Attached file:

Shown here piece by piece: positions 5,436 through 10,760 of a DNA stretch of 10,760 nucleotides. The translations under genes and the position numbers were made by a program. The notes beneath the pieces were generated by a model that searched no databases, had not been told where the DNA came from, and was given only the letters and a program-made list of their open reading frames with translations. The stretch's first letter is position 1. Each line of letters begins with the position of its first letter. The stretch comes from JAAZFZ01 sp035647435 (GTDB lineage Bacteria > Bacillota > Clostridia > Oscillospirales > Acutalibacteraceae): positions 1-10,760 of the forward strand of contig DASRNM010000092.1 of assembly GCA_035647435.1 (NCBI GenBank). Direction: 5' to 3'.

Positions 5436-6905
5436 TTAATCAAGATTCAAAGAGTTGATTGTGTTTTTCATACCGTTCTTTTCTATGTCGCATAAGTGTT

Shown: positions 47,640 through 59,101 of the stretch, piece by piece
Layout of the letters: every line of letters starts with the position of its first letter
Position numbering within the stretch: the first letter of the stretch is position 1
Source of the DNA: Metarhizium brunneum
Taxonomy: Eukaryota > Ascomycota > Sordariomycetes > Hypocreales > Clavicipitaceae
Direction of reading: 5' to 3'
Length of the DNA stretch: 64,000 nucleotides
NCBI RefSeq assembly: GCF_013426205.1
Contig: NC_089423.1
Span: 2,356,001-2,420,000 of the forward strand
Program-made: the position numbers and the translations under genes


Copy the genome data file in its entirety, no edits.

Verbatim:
Shown here piece by piece: positions 5,436 through 10,760 of a DNA stretch of 10,760 nucleotides. The translations under genes and the position numbers were made by a program. The notes beneath the pieces were generated by a model that searched no databases, had not been told where the DNA came from, and was given only the letters and a program-made list of their open reading frames with translations. The stretch's first letter is position 1. Each line of letters begins with the position of its first letter. The stretch comes from JAAZFZ01 sp035647435 (GTDB lineage Bacteria > Bacillota > Clostridia > Oscillospirales > Acutalibacteraceae): positions 1-10,760 of the forward strand of contig DASRNM010000092.1 of assembly GCA_035647435.1 (NCBI GenBank). Direction: 5' to 3'.

Positions 5436-6905
5436 TTAATCAAGATTCAAAGAGTTGATTGTGTTTTTCATACCGTTCTTTTCTATGTCGCATAAGTGTT

Shown: positions 47,640 through 59,101 of the stretch, piece by piece
Layout of the letters: every line of letters starts with the position of its first letter
Position numbering within the stretch: the first letter of the stretch is position 1
Source of the DNA: Metarhizium brunneum
Taxonomy: Eukaryota > Ascomycota > Sordariomycetes > Hypocreales > Clavicipitaceae
Direction of reading: 5' to 3'
Length of the DNA stretch: 64,000 nucleotides
NCBI RefSeq assembly: GCF_013426205.1
Contig: NC_089423.1
Span: 2,356,001-2,420,000 of the forward strand
Program-made: the position numbers and the translations under genes